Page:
unteers are knocking on doors with
"No Soliciting" signs or making
rounds after approved hours. Stu-
dents with complaints may log on to
Voice Your Vote, MSA, RHA and
University Housing are aiming to
register 15,000 voters by Oct. 4. In
the last two weeks, Voice Your Vote
programs have registered 3,000 new
Woiwode hopes that the residence
hall campaign will be highly effec-
tive, noting that the majority of
first-year students are not registered
to vote.
Voice Your Vote has been cam-

paigning all around campus, even
passing out pro-vote shirts that say
"November 2" and "Hail to the Vot-
ers." Woiwode said, "The way our
campus works, going to websites
and seeing T-shirts is going to be
the most interaction we have with
the students."
Students also face the issue of
where to vote. While there are some
students that live in the surrounding
areas, enabling them to go home to
vote, many students are from cit-
ies hours away, even states away,
and have no way to get back to their
respective districts Nov. 2, the day
of the election.
Woiwode said that Voice Your
Vote's aim is to get students regis-
tered at any address, be it campus
or permanent and that while Voice
Your Vote cannot provide absentee
ballots, volunteers will be equipped
with information about how stu-
dents can register to receive absen-
tee ballots.

Continued from page 1A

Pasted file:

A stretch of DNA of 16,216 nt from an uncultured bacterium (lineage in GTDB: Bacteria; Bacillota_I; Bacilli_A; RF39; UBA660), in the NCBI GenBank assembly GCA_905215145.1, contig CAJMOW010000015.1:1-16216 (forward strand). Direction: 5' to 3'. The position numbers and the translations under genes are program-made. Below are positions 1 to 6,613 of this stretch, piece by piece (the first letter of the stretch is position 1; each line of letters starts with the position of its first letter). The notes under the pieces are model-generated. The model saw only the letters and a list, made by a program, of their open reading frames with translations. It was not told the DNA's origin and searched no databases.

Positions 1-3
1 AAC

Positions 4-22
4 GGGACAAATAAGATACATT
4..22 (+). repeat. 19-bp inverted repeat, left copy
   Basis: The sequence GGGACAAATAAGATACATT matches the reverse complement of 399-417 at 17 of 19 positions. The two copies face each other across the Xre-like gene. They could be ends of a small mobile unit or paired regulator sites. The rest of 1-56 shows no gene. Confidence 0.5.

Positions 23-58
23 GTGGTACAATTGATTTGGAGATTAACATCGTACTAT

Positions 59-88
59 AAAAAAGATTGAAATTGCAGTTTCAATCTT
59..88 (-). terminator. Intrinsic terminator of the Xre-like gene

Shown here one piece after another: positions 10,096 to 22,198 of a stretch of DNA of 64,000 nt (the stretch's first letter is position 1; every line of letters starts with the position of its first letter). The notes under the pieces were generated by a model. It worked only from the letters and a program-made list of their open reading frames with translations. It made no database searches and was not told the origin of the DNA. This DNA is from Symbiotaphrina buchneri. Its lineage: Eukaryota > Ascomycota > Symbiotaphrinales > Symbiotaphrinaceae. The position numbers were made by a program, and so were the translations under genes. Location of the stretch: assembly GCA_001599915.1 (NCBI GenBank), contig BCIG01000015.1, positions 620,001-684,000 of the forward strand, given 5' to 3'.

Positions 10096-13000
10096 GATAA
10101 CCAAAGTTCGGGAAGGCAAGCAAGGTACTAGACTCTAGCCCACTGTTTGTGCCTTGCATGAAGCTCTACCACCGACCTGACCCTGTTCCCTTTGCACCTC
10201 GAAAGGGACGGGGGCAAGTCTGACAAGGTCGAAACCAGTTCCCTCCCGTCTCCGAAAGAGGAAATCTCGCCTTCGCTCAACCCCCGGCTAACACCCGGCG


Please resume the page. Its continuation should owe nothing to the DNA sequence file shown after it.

finally began in February of last year.
Now, after nearly two years of construction, the bridges are
open to traffic and the parks complete.
Hieftje, in his address to the crowd, lauded the proj-
ect and its positive impact on Ann Arbor. "We are mov-
ing Ann Arbor forward, and this is a good example
of that," he said. "We are all so grateful (the project)
was ahead of schedule and I am personally glad it was
However, the project wasn't without its difficulties, said
Mike Nearing, senior project manager, who graduated from
the University's College of Engineering in 1988..
"You have to break a few eggs to make a cake," said Near-
ing. The "eggs" in this case were a series of underground utili-
ties, including gas and water, which needed to be dug up and
relocated as part of the construction.
Unfortunately for nearby residents, this had to be completed
at night when the roads were free of traffic. Nearing said the
city received hundreds of complaints from rattled neighbors
about the noise.
However, now that the construction is complete, the

response from the public has been overwhelmingly posi-
tive, Nearing said. He attributed this to improved aesthetics,
accessibility and safety. "You can walk down here and not
worry about getting run over by a bike or splashed by a car,"
Nearing said.
When asked about the project, residents attending the event
were quick to agree with Nearing.
Safety, once a concern for neighborhood resident Diana
Millikan, is no longer an issue for her with the new bridges.
"Structurally, I feel much safer driving on the bridge," said
Residents also said they appreciated the improved appear-
ance and convenience of the bridges.
Changes to the bridges include the construction of two,
four-lane structures that have l-foot-wide sideqwalks on
both sides, as well as added pedestrian overlooks.
"Pedestrian traffic is definitely more accessible," said
Erica Perreault, who works at Zingerman's Delicatessen
on Detroit Street. She believes that the project will benefit
her business others in the area.
With these improvements, Hieftje said the project is "some-
thing that the entire city can be proud of."
--Daily Staff Reporter Adrian Chen
contributed to this report